Labor Day weekend I stumbled across two little, black-ish kittens who were just hanging out in the woods by my house. It’s not uncommon to see cats there as there is actually a pretty significant feral population. How to deal with that on a large scale is a totally separate issue.
Tonight, I stumbled across what appeared to be one of the same kittens from before stuck in a nearby tree, mewing sadly. Because I was out with the dogs, I took them back inside, put on some grungy clothes, and prepared myself to climb this tree to rescue said kitten. On the way back to the tree I saw a momma cat with 3 or 4 other kittens and assumed that he was left behind or separated from the bunch. I called for her to do a head count and come get her missing baby, but that was silly. She doesn’t speak human.
I got over there with my flashlight app. I foolishly mewed to the kitten and pleaded with it to come down, but of course that was no use because I’m a large predator in the eyes of a small kitten. I found of decent footing in the dim light and got about 4 feet into the tree. I was just about eye to eye with the kitten and was able to reach out and grab him. However, in my attempt to not Lenny squeeze him into submission, I didn’t hang on tight enough and he squirmed his way farther out onto the branch. It was likely not going to hold my weight so I went no further.
I thought about
stealing borrowing a ladder from a nearby utility truck and using that to grab the kitten. I decided against it because, let’s face it, a person with a ladder outside of an apartment complex in the middle of the night is a bit creepy, no matter who you are or why you need it.
So I walked back to my building, dejected and kitten-less. I do want to make it clear that I would not have brought the kitten inside. I would have set it on the ground and directed it back to the woods or near to its mother so they could be together again. However, I am toying with the notion of calling the local Humane or SPCA to come get them. Winter is coming and I don’t want them to suffer the elements. Feral life is not easy. After what happened last winter to the white cat, I don’t know if I can take much more death of innocent animals.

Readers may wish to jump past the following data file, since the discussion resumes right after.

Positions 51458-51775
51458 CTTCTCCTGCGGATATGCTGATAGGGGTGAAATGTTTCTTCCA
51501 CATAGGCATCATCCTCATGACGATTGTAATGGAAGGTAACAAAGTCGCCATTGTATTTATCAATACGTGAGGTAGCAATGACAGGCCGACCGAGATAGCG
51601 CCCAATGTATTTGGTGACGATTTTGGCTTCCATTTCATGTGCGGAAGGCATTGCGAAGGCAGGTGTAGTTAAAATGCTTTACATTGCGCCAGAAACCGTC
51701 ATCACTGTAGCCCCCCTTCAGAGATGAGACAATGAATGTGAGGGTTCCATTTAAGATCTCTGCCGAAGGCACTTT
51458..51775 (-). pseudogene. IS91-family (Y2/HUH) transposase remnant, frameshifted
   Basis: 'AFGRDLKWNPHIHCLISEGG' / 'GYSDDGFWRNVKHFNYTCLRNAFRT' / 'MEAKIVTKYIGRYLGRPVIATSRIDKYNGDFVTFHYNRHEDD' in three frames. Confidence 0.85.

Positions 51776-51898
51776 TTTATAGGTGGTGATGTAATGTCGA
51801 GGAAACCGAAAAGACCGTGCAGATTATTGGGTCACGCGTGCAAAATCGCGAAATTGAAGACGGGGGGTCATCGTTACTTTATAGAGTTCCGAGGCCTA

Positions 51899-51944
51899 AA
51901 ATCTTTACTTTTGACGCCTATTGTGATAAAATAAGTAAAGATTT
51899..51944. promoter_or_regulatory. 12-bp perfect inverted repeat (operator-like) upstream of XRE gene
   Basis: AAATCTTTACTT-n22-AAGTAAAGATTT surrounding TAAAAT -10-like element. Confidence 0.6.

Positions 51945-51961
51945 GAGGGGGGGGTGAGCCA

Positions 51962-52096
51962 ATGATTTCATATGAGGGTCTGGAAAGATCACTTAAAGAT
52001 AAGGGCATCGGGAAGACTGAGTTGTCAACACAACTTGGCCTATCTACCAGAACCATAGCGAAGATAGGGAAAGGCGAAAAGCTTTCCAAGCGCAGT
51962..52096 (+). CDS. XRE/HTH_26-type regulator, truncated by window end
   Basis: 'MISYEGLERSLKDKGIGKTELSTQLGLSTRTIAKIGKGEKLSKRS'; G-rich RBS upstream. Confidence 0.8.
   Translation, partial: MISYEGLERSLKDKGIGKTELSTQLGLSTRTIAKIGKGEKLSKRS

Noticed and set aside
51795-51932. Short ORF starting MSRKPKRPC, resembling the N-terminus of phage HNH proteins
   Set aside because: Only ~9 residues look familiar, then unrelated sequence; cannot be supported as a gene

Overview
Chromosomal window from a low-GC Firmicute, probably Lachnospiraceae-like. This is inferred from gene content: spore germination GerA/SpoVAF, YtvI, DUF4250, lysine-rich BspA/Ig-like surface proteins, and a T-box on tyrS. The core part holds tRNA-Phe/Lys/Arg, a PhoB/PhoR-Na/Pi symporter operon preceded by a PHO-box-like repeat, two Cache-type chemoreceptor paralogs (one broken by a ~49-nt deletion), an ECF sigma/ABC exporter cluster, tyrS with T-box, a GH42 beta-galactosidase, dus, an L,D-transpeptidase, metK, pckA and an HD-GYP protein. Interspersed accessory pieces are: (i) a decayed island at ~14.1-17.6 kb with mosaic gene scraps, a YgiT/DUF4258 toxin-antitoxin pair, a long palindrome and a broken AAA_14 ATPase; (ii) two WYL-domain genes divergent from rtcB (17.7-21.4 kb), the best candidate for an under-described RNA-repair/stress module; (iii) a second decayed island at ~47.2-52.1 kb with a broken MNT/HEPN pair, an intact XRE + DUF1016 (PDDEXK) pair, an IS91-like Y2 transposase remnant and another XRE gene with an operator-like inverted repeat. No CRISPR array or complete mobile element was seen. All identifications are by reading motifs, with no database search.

Here is where it all comes back to social work. As I came back into the house, Monty and Lola were very excited to see me. They get confused when we come home, then turn around and leave again. I then realized that I just made one of the serious mistakes of a social worker. I neglected my own family to try to fix someone else’s. I cried at my mistake. I hugged Monty and Lola so hard. They had no idea why I was crying, but they scooted close to me and licked my face anyways.
When Ben called on his break to say goodnight I told him this story and cried almost the whole time. He promised to drive by the tree and check to see if the kitten is still there on his way home. He’s so wonderful the way he understands me.
We see things that need to be done but we don’t always know how to correct them on our own. That’s one of the beautiful things of social service positions is that you don’t have to go it alone; you just have to find the right resource to help with what you need. I’m really glad to have made that connection between my personal and professional life so I can be more aware of it in the future.